Comments from The Outpost

Sex, Love, and Valentine's Day

14 February 1997

by Dan Murphy

Good evening.

And Happy Valentine's Day! It's a day worth celebrating, I think, so it gets the Outpost stamp of approval. I know, I know -- some people think it's all just a marketing ploy by the florists and greeting card companies to hype sales, and it's true, those industries do milk the occasion for all they can.

Nonetheless, I think it's a Good Thing that we actually have a cultural holiday that is generally positive on love and sex. This is a good time to have it too, being right in the middle of what is typically about the dreariest time of year in the northern temperate climes. Since possibilities for outdoor recreation are limited, why not encourage some indoor recreation.

The florists and card companies didn't invent the whole idea either; many earlier societies had rituals and celebrations on this theme. Some had fertility rites and other more communally-oriented celebrations, but all that got pretty well filtered out in our western, sex-repressive cultures.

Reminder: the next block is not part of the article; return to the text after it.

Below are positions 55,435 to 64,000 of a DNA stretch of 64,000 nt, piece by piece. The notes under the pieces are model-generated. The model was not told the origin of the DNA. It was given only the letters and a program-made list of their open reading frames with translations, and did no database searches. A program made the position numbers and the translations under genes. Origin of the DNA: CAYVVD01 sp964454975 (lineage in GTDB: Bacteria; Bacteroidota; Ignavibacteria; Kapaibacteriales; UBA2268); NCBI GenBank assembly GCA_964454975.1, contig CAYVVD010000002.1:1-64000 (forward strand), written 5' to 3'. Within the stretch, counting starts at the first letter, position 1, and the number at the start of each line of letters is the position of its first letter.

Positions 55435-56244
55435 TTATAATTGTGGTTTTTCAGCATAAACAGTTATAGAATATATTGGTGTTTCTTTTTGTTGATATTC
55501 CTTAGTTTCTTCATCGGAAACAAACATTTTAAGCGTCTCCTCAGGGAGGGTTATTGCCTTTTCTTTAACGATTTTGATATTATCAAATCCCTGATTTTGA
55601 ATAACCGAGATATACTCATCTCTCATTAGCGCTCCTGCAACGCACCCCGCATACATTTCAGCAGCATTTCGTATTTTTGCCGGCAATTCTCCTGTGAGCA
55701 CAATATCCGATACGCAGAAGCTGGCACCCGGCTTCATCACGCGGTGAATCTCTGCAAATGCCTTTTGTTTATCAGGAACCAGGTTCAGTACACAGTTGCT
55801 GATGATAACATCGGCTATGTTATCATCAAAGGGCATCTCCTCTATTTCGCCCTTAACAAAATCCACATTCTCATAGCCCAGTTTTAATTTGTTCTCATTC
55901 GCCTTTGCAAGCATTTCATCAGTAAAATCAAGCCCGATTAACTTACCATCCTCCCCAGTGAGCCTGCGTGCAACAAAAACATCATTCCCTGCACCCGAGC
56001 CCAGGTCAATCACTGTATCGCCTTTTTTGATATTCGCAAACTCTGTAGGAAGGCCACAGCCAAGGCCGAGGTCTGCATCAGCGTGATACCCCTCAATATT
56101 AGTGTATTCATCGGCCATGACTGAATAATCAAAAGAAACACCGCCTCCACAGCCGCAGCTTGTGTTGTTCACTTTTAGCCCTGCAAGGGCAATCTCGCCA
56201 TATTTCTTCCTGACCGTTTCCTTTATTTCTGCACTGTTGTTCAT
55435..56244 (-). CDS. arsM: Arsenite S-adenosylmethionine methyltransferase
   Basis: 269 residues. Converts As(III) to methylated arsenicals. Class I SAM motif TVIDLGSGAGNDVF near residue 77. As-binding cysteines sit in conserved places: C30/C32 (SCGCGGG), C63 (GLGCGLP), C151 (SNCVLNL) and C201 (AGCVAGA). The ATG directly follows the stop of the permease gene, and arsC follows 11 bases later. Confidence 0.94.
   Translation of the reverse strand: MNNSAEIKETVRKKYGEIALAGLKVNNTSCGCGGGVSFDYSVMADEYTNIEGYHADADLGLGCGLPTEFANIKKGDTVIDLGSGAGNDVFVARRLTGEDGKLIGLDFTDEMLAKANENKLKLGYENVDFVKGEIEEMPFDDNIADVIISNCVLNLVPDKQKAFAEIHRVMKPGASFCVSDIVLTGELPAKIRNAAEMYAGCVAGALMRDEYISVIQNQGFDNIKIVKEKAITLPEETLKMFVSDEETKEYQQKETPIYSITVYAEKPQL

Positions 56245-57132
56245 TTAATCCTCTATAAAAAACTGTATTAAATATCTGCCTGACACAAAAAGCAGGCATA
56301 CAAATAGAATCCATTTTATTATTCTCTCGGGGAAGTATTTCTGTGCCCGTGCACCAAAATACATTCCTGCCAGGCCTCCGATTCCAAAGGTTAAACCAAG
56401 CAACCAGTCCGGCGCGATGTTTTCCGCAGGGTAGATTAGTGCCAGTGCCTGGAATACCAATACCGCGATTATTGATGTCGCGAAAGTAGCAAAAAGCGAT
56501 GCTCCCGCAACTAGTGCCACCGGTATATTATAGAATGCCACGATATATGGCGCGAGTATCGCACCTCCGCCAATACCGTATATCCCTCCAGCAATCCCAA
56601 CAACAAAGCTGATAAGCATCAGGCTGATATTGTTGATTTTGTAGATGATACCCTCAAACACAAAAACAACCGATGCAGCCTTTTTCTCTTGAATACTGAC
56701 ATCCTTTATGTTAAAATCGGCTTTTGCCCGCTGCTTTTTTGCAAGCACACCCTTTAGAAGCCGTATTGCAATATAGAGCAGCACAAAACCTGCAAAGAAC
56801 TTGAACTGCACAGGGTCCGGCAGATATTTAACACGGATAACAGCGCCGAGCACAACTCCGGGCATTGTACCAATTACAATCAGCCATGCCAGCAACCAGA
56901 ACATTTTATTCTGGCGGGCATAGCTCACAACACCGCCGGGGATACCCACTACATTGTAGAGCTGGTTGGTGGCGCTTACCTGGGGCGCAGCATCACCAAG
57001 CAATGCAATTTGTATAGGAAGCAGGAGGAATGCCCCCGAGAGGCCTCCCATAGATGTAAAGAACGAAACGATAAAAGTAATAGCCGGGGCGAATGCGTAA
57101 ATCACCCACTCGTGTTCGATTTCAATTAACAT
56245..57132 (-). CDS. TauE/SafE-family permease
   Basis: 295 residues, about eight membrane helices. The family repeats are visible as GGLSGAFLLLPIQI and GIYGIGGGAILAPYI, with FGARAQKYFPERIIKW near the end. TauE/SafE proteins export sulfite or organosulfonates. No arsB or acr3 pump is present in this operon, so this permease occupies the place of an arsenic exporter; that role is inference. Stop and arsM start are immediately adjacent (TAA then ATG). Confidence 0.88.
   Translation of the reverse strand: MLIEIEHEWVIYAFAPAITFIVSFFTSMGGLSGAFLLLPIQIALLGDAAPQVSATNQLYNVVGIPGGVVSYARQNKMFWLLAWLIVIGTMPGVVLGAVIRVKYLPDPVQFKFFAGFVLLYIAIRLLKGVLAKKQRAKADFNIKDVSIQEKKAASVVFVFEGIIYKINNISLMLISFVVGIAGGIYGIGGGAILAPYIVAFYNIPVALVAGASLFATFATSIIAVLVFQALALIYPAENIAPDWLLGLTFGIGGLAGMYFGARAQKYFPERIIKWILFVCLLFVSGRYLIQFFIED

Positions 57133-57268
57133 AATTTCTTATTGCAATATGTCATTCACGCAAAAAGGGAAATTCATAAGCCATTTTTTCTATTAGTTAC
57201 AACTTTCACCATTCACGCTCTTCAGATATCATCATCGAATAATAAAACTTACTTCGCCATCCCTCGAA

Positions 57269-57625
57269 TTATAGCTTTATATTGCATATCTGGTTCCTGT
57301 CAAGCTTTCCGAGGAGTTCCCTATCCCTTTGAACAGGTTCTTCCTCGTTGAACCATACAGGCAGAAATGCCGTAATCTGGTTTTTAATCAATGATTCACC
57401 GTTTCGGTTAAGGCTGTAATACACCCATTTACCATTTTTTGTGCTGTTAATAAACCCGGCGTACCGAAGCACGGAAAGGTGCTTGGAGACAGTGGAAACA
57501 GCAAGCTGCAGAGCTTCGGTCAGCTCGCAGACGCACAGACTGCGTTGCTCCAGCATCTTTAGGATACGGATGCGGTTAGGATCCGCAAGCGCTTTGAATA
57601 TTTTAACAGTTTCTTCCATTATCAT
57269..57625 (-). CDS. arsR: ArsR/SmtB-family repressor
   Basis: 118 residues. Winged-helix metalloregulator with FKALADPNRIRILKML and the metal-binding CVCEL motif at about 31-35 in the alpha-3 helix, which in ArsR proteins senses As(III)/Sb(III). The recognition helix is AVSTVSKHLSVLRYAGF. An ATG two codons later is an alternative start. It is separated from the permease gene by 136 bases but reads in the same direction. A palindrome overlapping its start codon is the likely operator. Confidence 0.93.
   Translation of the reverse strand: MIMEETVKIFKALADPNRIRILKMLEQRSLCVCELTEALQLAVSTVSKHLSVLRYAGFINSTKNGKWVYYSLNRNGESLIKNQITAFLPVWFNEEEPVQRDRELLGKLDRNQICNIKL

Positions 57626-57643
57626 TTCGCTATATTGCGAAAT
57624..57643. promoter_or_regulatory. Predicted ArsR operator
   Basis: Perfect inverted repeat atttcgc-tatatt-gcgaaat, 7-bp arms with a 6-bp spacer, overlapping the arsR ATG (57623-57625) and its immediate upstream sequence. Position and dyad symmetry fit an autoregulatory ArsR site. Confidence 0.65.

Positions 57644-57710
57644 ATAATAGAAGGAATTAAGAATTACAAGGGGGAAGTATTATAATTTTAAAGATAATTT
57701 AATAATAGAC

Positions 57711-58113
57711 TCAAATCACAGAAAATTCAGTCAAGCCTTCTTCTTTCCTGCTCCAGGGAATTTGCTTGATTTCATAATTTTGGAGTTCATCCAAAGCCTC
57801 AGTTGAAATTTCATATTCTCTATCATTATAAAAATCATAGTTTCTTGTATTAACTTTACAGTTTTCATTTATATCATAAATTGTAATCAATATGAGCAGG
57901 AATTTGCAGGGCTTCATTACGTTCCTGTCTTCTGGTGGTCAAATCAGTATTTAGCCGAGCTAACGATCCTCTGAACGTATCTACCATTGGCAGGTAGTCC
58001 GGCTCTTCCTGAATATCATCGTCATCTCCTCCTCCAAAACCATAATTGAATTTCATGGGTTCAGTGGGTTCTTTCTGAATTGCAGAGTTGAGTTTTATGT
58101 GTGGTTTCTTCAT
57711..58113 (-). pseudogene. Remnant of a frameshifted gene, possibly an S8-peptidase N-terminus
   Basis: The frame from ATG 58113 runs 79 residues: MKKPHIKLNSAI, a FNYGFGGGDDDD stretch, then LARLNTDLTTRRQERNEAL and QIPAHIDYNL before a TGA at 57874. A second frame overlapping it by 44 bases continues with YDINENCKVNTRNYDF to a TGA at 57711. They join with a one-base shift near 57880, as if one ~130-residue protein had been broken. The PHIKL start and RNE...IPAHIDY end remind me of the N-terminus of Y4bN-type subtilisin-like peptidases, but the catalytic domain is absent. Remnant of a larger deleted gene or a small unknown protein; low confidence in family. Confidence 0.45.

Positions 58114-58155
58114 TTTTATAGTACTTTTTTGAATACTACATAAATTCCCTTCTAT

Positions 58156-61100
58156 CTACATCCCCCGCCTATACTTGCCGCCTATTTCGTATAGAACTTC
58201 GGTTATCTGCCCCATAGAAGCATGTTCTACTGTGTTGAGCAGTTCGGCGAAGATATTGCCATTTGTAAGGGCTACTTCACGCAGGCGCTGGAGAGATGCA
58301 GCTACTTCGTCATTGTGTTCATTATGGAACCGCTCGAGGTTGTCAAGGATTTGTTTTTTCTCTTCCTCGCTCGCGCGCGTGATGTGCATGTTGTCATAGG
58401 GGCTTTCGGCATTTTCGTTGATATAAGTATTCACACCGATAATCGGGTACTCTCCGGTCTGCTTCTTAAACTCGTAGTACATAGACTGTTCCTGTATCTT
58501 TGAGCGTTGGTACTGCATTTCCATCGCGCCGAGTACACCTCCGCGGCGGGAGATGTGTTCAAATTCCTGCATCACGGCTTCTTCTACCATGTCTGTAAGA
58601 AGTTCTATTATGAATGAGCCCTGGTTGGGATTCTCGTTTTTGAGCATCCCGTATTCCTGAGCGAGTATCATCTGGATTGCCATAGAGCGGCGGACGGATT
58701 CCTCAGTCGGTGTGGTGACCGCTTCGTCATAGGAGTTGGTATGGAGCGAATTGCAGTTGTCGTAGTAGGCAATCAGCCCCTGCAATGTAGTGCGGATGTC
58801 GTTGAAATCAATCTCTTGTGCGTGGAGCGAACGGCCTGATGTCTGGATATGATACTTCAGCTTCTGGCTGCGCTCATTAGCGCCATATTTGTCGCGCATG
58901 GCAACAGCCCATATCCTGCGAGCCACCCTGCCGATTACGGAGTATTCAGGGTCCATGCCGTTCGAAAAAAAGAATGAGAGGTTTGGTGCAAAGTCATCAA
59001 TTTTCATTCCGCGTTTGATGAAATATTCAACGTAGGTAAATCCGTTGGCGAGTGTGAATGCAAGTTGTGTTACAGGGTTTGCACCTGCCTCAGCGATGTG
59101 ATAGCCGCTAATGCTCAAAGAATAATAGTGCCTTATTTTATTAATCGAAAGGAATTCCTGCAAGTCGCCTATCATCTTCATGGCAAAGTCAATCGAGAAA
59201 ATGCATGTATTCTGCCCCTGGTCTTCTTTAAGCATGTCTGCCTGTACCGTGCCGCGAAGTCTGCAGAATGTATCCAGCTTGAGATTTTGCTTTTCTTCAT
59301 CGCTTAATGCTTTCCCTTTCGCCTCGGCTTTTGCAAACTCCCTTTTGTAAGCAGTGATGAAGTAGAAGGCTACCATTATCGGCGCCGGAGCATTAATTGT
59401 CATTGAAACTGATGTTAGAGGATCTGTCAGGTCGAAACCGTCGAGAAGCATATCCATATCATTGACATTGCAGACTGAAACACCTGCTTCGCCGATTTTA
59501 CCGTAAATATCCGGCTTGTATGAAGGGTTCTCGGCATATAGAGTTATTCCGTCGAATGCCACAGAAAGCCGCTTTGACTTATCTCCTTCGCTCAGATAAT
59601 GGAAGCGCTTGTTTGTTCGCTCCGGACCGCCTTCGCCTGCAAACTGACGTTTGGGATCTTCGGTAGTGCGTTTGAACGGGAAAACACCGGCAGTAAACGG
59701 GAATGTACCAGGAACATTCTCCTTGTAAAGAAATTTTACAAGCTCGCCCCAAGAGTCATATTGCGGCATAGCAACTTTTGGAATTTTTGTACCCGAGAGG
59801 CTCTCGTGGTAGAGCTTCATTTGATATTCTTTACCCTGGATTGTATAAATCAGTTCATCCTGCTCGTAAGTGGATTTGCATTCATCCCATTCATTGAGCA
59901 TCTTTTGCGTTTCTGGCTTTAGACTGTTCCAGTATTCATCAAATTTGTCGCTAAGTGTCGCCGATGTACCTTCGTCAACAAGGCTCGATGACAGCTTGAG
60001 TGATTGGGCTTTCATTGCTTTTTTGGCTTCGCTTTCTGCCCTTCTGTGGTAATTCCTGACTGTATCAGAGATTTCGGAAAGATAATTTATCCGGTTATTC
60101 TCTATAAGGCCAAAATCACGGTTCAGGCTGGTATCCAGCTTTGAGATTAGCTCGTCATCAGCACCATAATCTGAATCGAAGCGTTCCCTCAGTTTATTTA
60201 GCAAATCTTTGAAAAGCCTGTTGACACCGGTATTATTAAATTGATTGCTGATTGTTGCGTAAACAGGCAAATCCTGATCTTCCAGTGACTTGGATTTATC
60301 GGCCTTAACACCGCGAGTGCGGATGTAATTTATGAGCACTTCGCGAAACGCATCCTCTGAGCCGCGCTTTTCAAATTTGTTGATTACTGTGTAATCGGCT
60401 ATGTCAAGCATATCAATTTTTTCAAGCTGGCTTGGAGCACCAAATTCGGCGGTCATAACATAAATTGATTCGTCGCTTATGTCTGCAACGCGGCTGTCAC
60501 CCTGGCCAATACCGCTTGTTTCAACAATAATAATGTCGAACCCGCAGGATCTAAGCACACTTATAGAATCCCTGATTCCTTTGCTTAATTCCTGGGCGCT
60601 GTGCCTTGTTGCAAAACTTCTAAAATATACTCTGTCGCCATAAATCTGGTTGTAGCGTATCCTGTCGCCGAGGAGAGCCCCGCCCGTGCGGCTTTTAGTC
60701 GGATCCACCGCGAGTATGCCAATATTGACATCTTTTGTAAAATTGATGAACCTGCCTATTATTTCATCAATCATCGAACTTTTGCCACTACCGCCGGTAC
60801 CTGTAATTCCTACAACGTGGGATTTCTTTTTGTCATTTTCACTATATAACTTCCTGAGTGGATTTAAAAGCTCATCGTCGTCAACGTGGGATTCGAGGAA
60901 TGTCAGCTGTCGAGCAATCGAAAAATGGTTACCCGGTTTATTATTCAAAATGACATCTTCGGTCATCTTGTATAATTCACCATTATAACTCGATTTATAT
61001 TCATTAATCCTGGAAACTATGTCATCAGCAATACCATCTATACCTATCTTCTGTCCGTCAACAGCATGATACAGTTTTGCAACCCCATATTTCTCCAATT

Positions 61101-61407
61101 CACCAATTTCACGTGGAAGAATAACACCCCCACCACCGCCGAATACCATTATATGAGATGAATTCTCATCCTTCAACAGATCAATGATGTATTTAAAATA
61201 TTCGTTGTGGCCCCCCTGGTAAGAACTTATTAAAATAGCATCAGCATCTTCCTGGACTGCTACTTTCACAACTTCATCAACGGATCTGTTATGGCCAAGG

In many ways, we often seem like a society at war with itself over sex. There is a sex component, sometimes a major one, to many of our most intense and strident national debates -- abortion, AIDS, gay rights, censorship, and so forth.

One example is the current debate over TV ratings and the system recently initiated by the TV industry. Of course, the rating system, promoted and defended as necessary for the protection of children, has sex as one of its major factors, along with violence and language. But it's clearly sex that stirs the most inflammatory rhetoric, although that's probably only because it's what the conservative and religious right seems to care most about. To listen to some of the criticism of the new rating system by conservatives this week, you'd think that they want TV shows and other media programmed as if sex didn't exist! And this is for adults too, not just kids.